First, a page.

Jesel rocker shaft and Jesel 1.7:1 rockers are installed along with Jesel 1/2-inch-diameter, 8.650-inch-long pushrods. Custom Jesel rocker covers are required to clear the valvetrain.

The pistons in last year’s engine’s had a dome design to squeeze the air-fuel into the 63cc combustion chambers. With a change in compression strategy, the Blown Z team opted for JE’s new asymmetrical flat-top pistons with small valve-relief pockets. These pistons will not only lower the compression ratio, but reduce internal friction and contribute to more efficient combustion.

“Anytime you can use flat-top pistons, you’re going to have the best efficiency, period,” explains JE engineer Nick DiBlasi. “Because you’re allowing the combustion chamber chamber to do all the work. You’re not hiding cavities anywhere or going over a dome area where it’s going to get under the quench.”

Less friction with asymmetrical pistons

The asymmetrical piston design takes advantage of the V8’s configuration that inherently places different loads on each side of the piston, thereby allowing for different-sized skirts.

“Only the major thrust side of the piston actually takes significant load,” says DiBlasi. “There’s no point in having both sides the same size. The minor thrust side is virtually along for the ride and sees no load.”

After the dual-keyway ATI damper was secured, the Dailey dry-sump oil pan installation required a bead of silicone on the end rails and a Fel-Pro gasket before being tightened in place.

The long block was dropped into the Camaro, then topped off with the Wilson-modified Holley ram intake manifold, FAST 160-pound injectors, Holley fuel rails, MSD ignition and Fragola plumbing. Also installed were the Jet-Hot-coated Kooks headers and Petersen dry-sump tank. Blown Z does not have a radiator; instead, cooling is through a Chiseled Performance water tank, which also feeds the air-to-water intercooler.

With a smaller skirt, the piston weight is reduced. Another advantage of the asymmetrical design is a smaller pin can be used, allowing engineers to stiffen up the overall strength.

“So, you have less friction on one side, a lighter part that’s very center balanced and stronger in the end,” adds DiBlasi. “If it’s lighter, you bring the rotating mass down and it’s a lot easier on bearings.

Other features of JE piston include both vertical and lateral gas ports to help maintain combustion-ring pressure and a tough moly-style skirt coating that reduces friction and allows for a slightly tighter piston-to-wall clearance.

“We do the gas ports in conjunction with each other because sometimes the top ports can get clogged,” says DiBlasi.

Driving the F-1X is a Component Drive System (CDS) from Chris Alston Chassisworks (top photos). Various drive ratios can be set, and the gear-drive mechanism is more reliable and compact than a conventional belt drive. The system also brings the supercharger closer to the crankshaft, which necessitated removing the old radiator. Note the accessory drive for the Aeromotive fuel pump. Bottom photos show the supercharger in place -- showing off its 5-inch inlet -- and with the volute removed there’s an insider’s view of the F-1X compressor wheel.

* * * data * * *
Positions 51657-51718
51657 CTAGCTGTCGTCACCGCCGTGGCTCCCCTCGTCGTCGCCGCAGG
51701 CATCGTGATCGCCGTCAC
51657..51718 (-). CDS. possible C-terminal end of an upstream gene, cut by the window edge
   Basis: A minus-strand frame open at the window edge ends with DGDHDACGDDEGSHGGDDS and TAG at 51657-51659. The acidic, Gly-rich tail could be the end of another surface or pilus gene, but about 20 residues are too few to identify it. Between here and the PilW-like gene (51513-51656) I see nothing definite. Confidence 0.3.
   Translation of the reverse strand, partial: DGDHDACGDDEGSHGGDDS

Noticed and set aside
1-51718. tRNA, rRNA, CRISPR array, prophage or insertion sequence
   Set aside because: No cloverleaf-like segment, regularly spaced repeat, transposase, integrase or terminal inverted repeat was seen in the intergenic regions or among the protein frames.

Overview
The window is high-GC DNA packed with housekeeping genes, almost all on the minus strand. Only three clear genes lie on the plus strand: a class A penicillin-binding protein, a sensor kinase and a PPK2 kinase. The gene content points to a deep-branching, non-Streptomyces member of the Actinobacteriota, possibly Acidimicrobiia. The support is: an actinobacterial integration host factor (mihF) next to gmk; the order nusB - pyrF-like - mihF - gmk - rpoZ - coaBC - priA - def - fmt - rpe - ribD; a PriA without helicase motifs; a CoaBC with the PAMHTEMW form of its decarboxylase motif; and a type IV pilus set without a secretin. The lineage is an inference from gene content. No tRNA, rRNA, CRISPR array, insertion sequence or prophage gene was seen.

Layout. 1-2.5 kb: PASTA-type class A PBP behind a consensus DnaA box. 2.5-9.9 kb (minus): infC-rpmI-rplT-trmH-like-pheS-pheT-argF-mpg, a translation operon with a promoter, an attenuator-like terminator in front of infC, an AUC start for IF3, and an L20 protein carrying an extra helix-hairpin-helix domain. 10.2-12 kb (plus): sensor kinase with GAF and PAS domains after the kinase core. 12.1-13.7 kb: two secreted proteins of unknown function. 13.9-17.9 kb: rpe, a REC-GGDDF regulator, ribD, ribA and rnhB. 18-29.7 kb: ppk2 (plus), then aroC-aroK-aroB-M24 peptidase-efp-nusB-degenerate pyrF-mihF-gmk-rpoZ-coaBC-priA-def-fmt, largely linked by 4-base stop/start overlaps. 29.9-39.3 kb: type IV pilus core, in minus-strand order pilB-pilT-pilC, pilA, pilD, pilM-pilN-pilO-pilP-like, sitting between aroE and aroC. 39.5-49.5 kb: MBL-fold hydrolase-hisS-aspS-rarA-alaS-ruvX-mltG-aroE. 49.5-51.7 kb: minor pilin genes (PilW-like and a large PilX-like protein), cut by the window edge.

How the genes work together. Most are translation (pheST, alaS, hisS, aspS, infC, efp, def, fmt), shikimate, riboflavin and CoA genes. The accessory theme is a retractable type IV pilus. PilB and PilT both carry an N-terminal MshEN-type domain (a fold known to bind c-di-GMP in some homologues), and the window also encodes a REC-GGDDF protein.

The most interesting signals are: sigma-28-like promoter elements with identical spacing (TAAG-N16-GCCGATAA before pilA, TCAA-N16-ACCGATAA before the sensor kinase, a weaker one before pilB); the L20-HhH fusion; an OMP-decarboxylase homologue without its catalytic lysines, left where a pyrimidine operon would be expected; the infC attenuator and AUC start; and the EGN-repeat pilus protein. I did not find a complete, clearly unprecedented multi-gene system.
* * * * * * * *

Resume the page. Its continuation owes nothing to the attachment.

With the rebuilt engine in place, a few other upgrades were added to help with consistency and performance. The Blown Z team took advantage of the CDS accessory drive options to mount a belt-driven Aeromotive fuel pump. Last year’s car had a small radiator offset to the right to allow for an air inlet on the left side of the grille opening. With the radiator gone, Blown Z’s team reshaped the inlet and mounted it directly in the center of the grille opening. Engine cooling is now achieved with a trunk-mounted Chiseled Performance cooling system with a Rule in-take pump providing coolant-line pressure through the Fragola plumbing. The 3.5-inch Vibrant intercooler tubing that supports the ProCharger blowoff valve routes from the supercharger to the intercooler and back to the intake manifold needed no changes for the new season.

Controlling the engine’s fuel and spark, respectively, will be a FAST XFI 2.0 and MSD Power Grid. The lower compression will help the team build a strong baseline and develop more consistent tuning strategies as the season evolves and track conditions change. During the first test outing, the car ran an early lifting 8.05 @ 154 while posting a strong 60-foot time of 1.26 seconds. After the run the team discovered a loose converter. Repairs have been made, and the team is expecting to crack the 8-second barrier next time out and have set a season goal of 7.70 at over 180 mph.

About the author

Mike Magda

Mike Magda is a veteran automotive writer with credits in publications such as Racecar Engineering, Hot Rod, Engine Technology International, Motor Trend, Automobile, Automotive Testing Technology and Professional Motorsport World.
Read My Articles